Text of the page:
Volume 74, Number 25 | Octuber 20 - 26 , 2004

Scoopy’s notebook

Pier 40 study: The Hudson River Park Trust has retained Bay Area Economics Consultants through a request-for-proposals process to study marketing Pier 40 at W. Houston St. to developers. Said Christopher Martin, the Trust’s spokesperson, in an e-mail statement: “They were the lowest qualified bidder. They specialize in performing real estate and market research analyses with particular experience working with public entities and projects. As part of their agreement with the Trust, the scope of work consists of several phases. Currently they are evaluating the market for Pier 40 as prescribed by the legislation, interviewing local members of the community, the [Trust’s] board and the developers from the last Pier 40 process and assessing development possibilities by looking at other cities’ experiences with similar projects and innovative ways of developing public properties. At the Trust’s discretion, they may also be requested to provide assistance during the drafting of a new R.F.P. for Pier 40. That decision would be made after the Trust has carefully reviewed the draft report due at the end of this month, which will later be discussed with the community. The Trust currently has no set date for issuing a new R.F.P., but will work to advance the process in the coming year.” Martin said he did not have details as of press time on how much the Trust is paying B.A.E.

Billy vs. Starbucks: Jury selection for Starbucks vs. Reverend Billy will commence Oct. 21, as the coffee giant charges the reverend with destruction of property and disturbing the caffeination of pseudo-bohemians. A cease-and-desist order already enjoins Reverend Billy, a.k.a. Bill Talen, from “disturbing, stalking, or sexually harassing” employees of the Starbucks Corporation. The Los Angeles Superior Court ruling specifies a 250-yard “No Billy Zone” around all Starbucks property in the state of California, effectively eliminating his passage through Los Angeles International Airport. Last Thursday Starbucks headquarters notified Talen of persona non grata status in “all Starbucks facilities in the known world.” The trial will review a retail intervention by Billy’s Church of Stop Shopping on April 19, where Reverend Billy exorcised a Northridge Starbucks cash register. Allegedly, this ritualistic laying on of hands ripped the machine’s plastic spit guard and gouged the reverend’s palm. More than 15 local activists and Billy’s choir members claim witness to the holy roller’s “stigmata,” but the reverend himself refuses to confirm if the wound bears mystical significance.

Free Concert: Norman Seaman, music producer and founder of Concert/Theatre Club, is offering free tickets for a concert at 8 p.m. Wed., Oct. 20, at Merkin Concert Hall, 129 W. 67th St. to all who identify themselves at the box office after 6:30 p.m. as readers of The Villager. The violin and piano duo Charles Libov and Nina Lugovoy, Columbia Records recording artists and winners of the Naumburg Award and Enesco International Competition, will play a program of sonatas by Beethoven, Poulenc and others. The free offer is in continuing celebration of Concert/Theatre Club’s 50th anniversary. The club distributes free tickets to fill unsold last-minute seats to top cultural events. For more information, phone 212-330-7930.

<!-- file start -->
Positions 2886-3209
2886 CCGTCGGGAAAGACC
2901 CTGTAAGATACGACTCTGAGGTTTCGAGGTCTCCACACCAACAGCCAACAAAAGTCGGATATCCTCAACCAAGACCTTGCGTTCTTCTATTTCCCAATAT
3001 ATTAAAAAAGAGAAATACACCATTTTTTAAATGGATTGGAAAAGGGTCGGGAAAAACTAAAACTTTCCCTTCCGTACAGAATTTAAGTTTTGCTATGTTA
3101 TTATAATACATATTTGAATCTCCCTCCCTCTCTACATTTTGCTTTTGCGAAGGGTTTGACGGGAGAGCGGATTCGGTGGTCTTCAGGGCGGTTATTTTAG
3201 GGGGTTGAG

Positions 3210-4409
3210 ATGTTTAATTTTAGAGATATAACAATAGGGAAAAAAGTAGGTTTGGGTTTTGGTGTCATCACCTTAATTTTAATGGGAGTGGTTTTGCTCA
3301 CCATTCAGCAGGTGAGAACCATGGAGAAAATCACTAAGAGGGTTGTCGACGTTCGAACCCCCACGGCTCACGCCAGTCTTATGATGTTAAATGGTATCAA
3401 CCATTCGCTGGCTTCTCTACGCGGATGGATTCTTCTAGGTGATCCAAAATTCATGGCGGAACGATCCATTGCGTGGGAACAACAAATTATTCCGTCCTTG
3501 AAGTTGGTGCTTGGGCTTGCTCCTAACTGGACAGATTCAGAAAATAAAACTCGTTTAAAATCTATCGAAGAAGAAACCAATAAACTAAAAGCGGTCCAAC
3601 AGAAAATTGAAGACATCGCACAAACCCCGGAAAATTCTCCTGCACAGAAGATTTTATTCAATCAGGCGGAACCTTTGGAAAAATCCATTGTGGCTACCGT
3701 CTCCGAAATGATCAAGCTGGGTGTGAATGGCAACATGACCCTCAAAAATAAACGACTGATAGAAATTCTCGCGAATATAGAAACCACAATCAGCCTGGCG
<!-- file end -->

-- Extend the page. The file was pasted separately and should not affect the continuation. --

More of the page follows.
CARING FOR BUSH OR KERRY? The Caring Community has come up with a political theme for its annual bash, which takes place just one day before the election: “Bush? Kerry? Let’s celebrate before the votes are counted” is this year’s appeal to the Nov. 1 party at the Tribeca Rooftop, 2 Desbrosses St., just one block south of Canal St. This year’s honorees are Julie Chen of CBS’s “Early Show,” who has emceed the event for the past five years, and Dr. Dennis Fabian of St. Vincent’s Hospital, heralded for his hip and knee surgery and his great bedside manner. Cocktails are at 6 p.m., dinner at 7:45 p.m. There’s music, dancing and a silent auction — and no political speeches. Tab is $250 a head.

Resisting unjust arrests: Although Manhattan District Attorney Robert Morgenthau on Oct. 6 dropped disorderly conduct charges against 227 participants in the War Resisters League march who were netted by police on Aug. 31 as they departed peacefully from the World Trade Center site, the W.R.L. isn’t satisfied yet. Simon Harak, W.R.L.’s anti-militarism coordinator, said they plan to march from the Trade Center again site later this month, “because we need to reclaim that space for free speech.” Attorney Martin Stolar, who represented half of the defendants, negotiated closely with the D.A.’s office, helping lead to the charges being dropped.

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